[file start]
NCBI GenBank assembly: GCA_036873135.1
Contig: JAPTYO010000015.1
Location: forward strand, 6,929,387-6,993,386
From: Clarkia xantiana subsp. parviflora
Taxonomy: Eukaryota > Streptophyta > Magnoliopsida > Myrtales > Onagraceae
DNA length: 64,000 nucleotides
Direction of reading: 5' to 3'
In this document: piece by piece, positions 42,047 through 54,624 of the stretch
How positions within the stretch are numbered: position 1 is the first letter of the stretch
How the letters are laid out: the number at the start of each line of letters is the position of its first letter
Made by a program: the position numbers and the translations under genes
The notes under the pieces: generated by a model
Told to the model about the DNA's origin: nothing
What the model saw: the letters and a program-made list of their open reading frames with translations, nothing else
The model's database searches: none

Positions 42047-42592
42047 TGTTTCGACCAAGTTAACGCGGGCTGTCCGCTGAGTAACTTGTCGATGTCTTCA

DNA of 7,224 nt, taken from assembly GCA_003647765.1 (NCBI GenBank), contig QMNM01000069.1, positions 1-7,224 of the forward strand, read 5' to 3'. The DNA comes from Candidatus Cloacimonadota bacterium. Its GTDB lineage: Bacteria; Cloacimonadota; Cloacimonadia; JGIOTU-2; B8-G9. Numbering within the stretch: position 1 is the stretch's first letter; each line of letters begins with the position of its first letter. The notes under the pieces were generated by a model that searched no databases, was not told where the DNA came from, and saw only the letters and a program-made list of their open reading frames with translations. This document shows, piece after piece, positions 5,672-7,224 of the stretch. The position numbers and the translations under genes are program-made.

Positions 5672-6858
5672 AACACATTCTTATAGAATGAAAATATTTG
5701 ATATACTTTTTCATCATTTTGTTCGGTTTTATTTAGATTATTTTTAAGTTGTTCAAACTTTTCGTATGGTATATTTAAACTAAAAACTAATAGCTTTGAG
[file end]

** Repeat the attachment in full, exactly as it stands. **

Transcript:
NCBI GenBank assembly: GCA_036873135.1
Contig: JAPTYO010000015.1
Location: forward strand, 6,929,387-6,993,386
From: Clarkia xantiana subsp. parviflora
Taxonomy: Eukaryota > Streptophyta > Magnoliopsida > Myrtales > Onagraceae
DNA length: 64,000 nucleotides
Direction of reading: 5' to 3'
In this document: piece by piece, positions 42,047 through 54,624 of the stretch
How positions within the stretch are numbered: position 1 is the first letter of the stretch
How the letters are laid out: the number at the start of each line of letters is the position of its first letter
Made by a program: the position numbers and the translations under genes
The notes under the pieces: generated by a model
Told to the model about the DNA's origin: nothing
What the model saw: the letters and a program-made list of their open reading frames with translations, nothing else
The model's database searches: none

Positions 42047-42592
42047 TGTTTCGACCAAGTTAACGCGGGCTGTCCGCTGAGTAACTTGTCGATGTCTTCA

DNA of 7,224 nt, taken from assembly GCA_003647765.1 (NCBI GenBank), contig QMNM01000069.1, positions 1-7,224 of the forward strand, read 5' to 3'. The DNA comes from Candidatus Cloacimonadota bacterium. Its GTDB lineage: Bacteria; Cloacimonadota; Cloacimonadia; JGIOTU-2; B8-G9. Numbering within the stretch: position 1 is the stretch's first letter; each line of letters begins with the position of its first letter. The notes under the pieces were generated by a model that searched no databases, was not told where the DNA came from, and saw only the letters and a program-made list of their open reading frames with translations. This document shows, piece after piece, positions 5,672-7,224 of the stretch. The position numbers and the translations under genes are program-made.

Positions 5672-6858
5672 AACACATTCTTATAGAATGAAAATATTTG
5701 ATATACTTTTTCATCATTTTGTTCGGTTTTATTTAGATTATTTTTAAGTTGTTCAAACTTTTCGTATGGTATATTTAAACTAAAAACTAATAGCTTTGAG